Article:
I've been meditating and teaching meditation for some time. Daily life is constantly delivering new lessons, and new clarifications, about what this practice does to improve life and let us live in better ways. Some recent family events brought home in Technicolor, Surround Sound detail how high levels of unremitting stress can tripwire even the most careful and kind-hearted person into reactivity and fear.
When stress builds up, it erodes your energy to deal with challenges. It muffles your sensitivity to the big picture and to other peoples' needs. It blinds you to the consequences of your actions on those around you. It narrows your viewpoint as your body tenses into a survival mode. All that your body and your reptilian brain know (that's the old part of the brain that dominates under stress, while the sharper, smarter, more recently evolved part gets knocked offline) is that things feel dangerous—and you need to take immediate action to save your butt.
The result of living under sustained pressure? A fun little bounty:
Reactive, rash decisions that you'd never normally make, but that put other people out and force them to have to accommodate your "urgent" needs.
The perception that big changes have to be made immediately, as if your whole life is on 911, when normally you might take a calmer and more thoughtful approach.
Coming at your life, relationships, and future from a place of fear, which drives behavior that can be selfish and exclusive, instead of a place of love, which is co-creative and inclusive.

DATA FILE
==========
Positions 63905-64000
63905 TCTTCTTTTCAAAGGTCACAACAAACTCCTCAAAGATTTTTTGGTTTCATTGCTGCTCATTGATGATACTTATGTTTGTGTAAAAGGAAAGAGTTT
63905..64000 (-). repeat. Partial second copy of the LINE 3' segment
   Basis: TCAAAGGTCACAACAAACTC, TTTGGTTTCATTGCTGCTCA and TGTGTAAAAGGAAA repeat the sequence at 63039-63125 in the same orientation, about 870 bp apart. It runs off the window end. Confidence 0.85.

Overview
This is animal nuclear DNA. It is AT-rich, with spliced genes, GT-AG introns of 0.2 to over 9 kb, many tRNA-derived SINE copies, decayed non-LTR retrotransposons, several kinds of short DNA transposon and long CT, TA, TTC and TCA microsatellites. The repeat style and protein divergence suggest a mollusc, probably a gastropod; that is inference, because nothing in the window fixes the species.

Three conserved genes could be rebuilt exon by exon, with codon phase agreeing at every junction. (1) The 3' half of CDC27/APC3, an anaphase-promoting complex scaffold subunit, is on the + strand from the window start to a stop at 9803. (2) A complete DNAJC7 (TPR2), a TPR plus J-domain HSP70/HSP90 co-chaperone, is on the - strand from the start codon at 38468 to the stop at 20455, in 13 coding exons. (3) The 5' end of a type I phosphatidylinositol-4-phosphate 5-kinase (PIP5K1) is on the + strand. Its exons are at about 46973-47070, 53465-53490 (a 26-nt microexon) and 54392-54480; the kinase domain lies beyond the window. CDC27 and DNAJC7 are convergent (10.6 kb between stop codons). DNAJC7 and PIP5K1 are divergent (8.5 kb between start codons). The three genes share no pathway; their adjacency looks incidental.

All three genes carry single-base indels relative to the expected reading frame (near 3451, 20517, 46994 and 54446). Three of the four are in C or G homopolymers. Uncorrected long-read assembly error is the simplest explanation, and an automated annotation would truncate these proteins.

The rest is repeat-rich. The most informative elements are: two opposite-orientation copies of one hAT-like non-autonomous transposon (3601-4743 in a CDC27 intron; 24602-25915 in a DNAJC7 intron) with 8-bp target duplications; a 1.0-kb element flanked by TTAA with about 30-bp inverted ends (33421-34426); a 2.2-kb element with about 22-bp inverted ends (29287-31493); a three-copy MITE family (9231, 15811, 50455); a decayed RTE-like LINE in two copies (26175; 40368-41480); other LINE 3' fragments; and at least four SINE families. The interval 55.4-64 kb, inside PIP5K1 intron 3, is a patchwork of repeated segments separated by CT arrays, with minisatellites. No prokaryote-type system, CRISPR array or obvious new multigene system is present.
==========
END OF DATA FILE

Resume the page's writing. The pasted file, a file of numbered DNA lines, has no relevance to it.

Feeling generally crap, run-down, and negative about what's happening.
The list goes on. When you notice yourself acting in a way that falls short of your highest potential, or doing or saying things that disappoint you for their lameness—but that feel impossible to change—it's time to do an inventory of your stress levels. Then, take responsibility for your own stressed-state and find a way to release the pressure valve yourself.
When under persistent stress, we tend to blame others for our state. The job situation, the demanding family, the maxed-out world, we say, are making us feel this way. All those factors influence us, sure. They pull at our equanimity like hungry vultures sometimes. But all we can do is change our inner state to meet those external factors.
We can increase our energy, adaptability, grace, humor, and capacity for thoughtful response and avert getting to the point of panic and freak-out. We can cultivate the spaciousness in our awareness, what some call the witness quality. It's the part of your awareness that watches ourselves in action and that, in times of pressure, can go, "Holy wow, I'm so stressed I'm about to do something very uncool, I better go for a walk alone for half an hour." All this is why, basically, I and the majority of my friends meditate daily!